The Rorschach test ( ; also known as the Rorschach inkblot test, the Rorschach technique, or simply the inkblot test) is a psychological test in which subjects' perceptions of inkblots are recorded and then analyzed using psychological interpretation, complex algorithms, or both. Some psychologists use this test to examine a person's personality characteristics and emotional functioning. It has been employed to detect underlying thought disorder, especially in cases where patients are reluctant to describe their thinking processes openly. The test is named after its creator, Swiss psychologist Hermann Rorschach.
In the 1960s, the Rorschach was the most widely used projective test. In a national survey in the U.S., the Rorschach was ranked eighth among psychological tests used in outpatient mental health facilities. It is the second most widely used test by members of the Society for Personality Assessment, and it is requested by psychiatrists in 25% of forensic assessment cases, usually in a battery of tests that often include the MMPI-2 and the MCMI-III. In surveys, the use of Rorschach ranges from a low of 20% by correctional psychologists to a high of 80% by clinical psychologists engaged in assessment services, and 80% of psychology graduate programs surveyed teach it.
Although the Exner Scoring System (developed since the 1960s) claims to have addressed and often refuted many criticisms of the original testing system with an extensive body of research, some researchers continue to raise questions. The areas of dispute include the objectivity of testers, inter-rater reliability, the verifiability and general validity of the test, bias of the test's pathology scales towards greater numbers of responses, the limited number of psychological conditions which it accurately diagnoses, the inability to replicate the test's norms, its use in court-ordered evaluations, and the proliferation of the ten inkblot images, potentially invalidating the test for those who have been exposed to them.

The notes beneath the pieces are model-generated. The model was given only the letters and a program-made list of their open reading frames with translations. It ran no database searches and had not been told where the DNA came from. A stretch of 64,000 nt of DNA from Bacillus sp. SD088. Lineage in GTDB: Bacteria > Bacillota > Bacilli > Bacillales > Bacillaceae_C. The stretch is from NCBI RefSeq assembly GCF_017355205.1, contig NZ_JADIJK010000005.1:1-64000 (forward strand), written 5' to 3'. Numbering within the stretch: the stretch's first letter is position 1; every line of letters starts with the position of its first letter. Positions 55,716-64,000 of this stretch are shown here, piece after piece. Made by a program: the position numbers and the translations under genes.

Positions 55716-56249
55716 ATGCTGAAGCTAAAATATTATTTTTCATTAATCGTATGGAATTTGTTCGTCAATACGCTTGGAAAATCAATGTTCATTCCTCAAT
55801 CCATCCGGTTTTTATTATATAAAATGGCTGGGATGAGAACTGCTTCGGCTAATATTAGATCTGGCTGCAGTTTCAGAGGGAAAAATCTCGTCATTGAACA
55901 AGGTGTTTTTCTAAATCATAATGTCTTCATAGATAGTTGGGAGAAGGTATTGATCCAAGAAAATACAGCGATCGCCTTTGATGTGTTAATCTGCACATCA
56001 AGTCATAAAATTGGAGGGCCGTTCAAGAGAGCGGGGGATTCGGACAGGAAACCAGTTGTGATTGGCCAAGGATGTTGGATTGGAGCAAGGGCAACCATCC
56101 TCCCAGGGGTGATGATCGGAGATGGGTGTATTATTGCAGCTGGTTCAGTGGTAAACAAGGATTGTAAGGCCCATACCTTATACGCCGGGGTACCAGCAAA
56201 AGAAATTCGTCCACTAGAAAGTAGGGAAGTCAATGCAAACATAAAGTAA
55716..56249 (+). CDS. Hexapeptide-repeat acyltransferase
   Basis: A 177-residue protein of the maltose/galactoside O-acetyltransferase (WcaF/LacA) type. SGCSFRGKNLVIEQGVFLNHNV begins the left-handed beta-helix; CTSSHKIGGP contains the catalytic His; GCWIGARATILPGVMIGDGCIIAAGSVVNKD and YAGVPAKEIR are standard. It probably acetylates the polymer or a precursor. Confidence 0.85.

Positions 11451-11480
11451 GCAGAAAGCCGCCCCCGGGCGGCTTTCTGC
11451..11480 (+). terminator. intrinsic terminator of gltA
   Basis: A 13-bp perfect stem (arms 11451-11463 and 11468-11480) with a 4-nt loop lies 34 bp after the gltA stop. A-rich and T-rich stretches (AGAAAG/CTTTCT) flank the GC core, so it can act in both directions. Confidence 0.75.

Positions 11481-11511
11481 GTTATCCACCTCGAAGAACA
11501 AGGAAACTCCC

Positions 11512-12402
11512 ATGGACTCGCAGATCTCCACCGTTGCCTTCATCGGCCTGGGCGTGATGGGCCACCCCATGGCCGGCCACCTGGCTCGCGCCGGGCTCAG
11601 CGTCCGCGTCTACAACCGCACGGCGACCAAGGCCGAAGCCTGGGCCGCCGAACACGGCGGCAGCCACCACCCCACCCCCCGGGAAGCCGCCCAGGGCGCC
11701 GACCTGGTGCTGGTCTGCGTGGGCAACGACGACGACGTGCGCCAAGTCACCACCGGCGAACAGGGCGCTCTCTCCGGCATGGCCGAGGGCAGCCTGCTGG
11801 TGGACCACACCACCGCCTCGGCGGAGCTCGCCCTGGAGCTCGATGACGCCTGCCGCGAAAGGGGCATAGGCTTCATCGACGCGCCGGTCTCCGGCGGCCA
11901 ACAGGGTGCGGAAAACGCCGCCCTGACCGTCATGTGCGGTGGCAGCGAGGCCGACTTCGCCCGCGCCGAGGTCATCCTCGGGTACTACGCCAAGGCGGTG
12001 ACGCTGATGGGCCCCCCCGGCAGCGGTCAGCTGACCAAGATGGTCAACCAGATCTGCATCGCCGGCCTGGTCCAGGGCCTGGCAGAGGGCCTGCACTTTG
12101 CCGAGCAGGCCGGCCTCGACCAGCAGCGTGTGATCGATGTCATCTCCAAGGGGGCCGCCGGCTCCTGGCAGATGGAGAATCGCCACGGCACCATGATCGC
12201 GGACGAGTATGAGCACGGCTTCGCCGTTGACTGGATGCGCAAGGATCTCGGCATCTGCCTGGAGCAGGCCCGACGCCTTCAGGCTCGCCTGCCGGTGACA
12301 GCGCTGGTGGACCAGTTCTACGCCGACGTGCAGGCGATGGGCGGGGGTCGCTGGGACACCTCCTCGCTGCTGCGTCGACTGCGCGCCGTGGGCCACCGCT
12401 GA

Other articles related to "rorschach test, test, tests":
... Psychologists object to the publication of psychological test material out of concerns that a patient's test responses will be influenced ("primed") by previous exposure ... Publishing the questions and answers to any psychological test compromises its usefulness" and calls for "keeping psychological tests out of the public domain." The same statement quotes their ... From a legal standpoint, the Rorschach test images have been in the public domain for many years in most countries, particularly those with a copyright term of up to 70 years post mortem auctoris ...
... Rorschach Test is an American industrial band from Denver, Colorado, formed by James Baker after he was expelled from the church ... including elements of conventional metal." Rorschach Test formed in Denver, Colorado, and later relocated to Seattle where they were signed to the now defunct label Slip Disc ...
Famous quotes containing the words test and/or rorschach:
“There is held to be no surer test of civilisation than the increase per head of the consumption of alcohol and tobacco. Yet alcohol and tobacco are recognisable poisons, so that their consumption has only to be carried far enough to destroy civilisation altogether.”
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“There had been no thievery or venality. We had all simply wandered into a situation unthinkingly, trying to protect ourselves from what we saw as a political problem. Now, suddenly, it was like a Rorschach ink blot: others, looking at our actions, pointed out a pattern that we ourselves had not seen.”
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